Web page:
FMA notes rise in business impersonation scams during COVID-19

FMA notes rise in business impersonation scams during COVID-19 | Insurance Business New Zealand

FMA notes rise in business impersonation scams during COVID-19

The Financial Markets Authority (FMA) has reported a steep rise in the number of investment scams attempting to impersonate legitimate New Zealand businesses during the COVID-19 pandemic.

The regulator also revealed that one in five New Zealanders have been targeted by investment scams.

From April 01 to November 05, the FMA issued 61 warnings about investment scams, of which 21 (or 34%) were impostor scams, where scammers used the names and details of legitimate businesses, including fake websites or social media accounts, to trick investors. By comparison, in the same timeframe during 2019, the FMA issued 40 warnings and only four (10%) were impostor scams.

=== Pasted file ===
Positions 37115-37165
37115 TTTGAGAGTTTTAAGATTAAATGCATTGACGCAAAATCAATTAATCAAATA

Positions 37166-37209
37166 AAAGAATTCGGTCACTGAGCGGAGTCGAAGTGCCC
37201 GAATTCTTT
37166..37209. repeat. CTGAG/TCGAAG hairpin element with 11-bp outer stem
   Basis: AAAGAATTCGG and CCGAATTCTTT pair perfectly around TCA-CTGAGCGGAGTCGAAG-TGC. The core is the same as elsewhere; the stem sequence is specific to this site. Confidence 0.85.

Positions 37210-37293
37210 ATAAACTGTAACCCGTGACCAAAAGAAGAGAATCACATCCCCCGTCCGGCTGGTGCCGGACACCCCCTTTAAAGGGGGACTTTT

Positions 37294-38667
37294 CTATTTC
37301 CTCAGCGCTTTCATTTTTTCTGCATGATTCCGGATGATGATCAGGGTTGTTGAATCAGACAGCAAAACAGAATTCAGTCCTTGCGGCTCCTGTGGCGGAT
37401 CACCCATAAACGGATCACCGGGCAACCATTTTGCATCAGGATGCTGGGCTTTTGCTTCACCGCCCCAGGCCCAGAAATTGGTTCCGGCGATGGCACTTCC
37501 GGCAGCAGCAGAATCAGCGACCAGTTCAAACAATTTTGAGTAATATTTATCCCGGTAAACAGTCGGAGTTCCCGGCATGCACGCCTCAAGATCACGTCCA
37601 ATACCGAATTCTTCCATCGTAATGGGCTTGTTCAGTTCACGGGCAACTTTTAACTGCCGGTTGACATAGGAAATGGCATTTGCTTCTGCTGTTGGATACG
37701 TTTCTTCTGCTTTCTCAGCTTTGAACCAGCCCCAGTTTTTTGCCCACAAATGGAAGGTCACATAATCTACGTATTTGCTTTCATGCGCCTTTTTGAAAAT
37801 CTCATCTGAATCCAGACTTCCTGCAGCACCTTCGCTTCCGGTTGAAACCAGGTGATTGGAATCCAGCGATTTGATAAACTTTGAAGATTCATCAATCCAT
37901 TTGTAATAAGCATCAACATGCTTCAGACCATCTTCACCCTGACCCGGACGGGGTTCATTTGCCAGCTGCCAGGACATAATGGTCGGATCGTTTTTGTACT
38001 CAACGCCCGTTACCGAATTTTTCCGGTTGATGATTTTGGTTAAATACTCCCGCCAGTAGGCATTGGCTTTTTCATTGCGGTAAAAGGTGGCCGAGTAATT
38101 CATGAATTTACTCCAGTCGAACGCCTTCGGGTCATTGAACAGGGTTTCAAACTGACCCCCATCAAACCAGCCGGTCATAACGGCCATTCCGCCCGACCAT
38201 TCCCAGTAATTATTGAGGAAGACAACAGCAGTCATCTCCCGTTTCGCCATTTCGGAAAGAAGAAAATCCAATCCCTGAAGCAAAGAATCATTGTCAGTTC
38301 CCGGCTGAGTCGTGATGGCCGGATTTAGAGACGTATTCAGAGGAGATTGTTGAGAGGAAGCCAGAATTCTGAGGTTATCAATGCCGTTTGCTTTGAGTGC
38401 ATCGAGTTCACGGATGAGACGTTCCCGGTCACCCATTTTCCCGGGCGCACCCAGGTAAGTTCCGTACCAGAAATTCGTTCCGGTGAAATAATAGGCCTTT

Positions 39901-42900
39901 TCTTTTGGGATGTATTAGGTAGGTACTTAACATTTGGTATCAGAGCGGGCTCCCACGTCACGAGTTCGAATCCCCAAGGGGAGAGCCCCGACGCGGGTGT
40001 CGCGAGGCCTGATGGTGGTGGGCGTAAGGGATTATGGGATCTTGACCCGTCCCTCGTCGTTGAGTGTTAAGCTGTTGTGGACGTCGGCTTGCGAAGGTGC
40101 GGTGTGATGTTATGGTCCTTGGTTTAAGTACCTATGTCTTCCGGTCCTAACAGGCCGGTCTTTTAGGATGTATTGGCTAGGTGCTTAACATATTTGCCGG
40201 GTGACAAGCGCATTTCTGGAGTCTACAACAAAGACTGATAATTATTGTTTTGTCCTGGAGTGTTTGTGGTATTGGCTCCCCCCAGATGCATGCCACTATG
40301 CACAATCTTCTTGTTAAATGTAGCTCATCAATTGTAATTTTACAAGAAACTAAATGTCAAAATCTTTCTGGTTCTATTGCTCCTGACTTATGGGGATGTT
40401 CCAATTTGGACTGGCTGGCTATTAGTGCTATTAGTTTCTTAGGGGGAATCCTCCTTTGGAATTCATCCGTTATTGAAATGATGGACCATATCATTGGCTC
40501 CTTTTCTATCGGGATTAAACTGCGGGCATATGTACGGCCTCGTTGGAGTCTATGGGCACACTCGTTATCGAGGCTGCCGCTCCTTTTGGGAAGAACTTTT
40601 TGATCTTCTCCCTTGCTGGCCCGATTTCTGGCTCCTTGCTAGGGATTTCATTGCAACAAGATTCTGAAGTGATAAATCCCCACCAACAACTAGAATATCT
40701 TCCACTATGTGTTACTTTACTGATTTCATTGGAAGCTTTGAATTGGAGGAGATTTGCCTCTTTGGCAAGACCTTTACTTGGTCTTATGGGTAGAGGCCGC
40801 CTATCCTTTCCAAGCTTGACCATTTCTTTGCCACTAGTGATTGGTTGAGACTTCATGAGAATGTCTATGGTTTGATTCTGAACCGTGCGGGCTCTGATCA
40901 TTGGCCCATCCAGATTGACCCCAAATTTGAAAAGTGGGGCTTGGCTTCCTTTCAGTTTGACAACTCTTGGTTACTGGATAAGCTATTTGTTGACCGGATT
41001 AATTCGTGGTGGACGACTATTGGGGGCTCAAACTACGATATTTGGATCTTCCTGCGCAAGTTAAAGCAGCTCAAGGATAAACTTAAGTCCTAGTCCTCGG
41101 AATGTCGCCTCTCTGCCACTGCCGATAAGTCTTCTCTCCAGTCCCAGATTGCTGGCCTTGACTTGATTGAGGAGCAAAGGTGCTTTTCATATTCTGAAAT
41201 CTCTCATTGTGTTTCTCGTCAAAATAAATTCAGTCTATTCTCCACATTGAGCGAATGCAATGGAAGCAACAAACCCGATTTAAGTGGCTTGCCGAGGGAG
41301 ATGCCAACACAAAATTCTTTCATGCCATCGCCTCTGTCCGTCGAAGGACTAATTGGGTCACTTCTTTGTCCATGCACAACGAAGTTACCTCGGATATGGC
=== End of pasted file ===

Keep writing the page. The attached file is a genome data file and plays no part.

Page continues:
Due to this spike in scams, the regulator warned the public to look for various red flags that could serve to identify such scams. These include overseas phone numbers or addresses being mixed up with New Zealand contact details, or the website domain name not matching the content of the website. Many scams also promise high returns, often too good to be true, and are ambiguous about what is being offered.

This move to raise public awareness of impostor scams is part of FMA’s Fraud Awareness Week, which runs from November 15 to 21.

According to Liam Mason, FMA director of regulation, the regulator has prioritised warnings about scams throughout the pandemic, as uncertain economic conditions may make consumers more susceptible to falling victim to fraudsters.

“We’re constantly vigilant about the scams that are targeting New Zealanders but it’s like cutting the head off a hydra – two more will pop up in its place. You can never stop or warn about them all and they often operate outside our reach, especially overseas,” Mason said.

He said that New Zealanders should be inherently sceptical of any investment opportunity that seems too good to be true and to be diligent in researching any opportunities.

“In the past, scammers have attempted to exploit New Zealand’s image as a well-regulated market but these impostor scammers seem to be more sophisticated and could be due to growth of online commerce due to COVID-19,” Mason said. “There’s a lot of public information available regarding the registration of New Zealand businesses, which is important for our transparency, but scammers may try to exploit this.”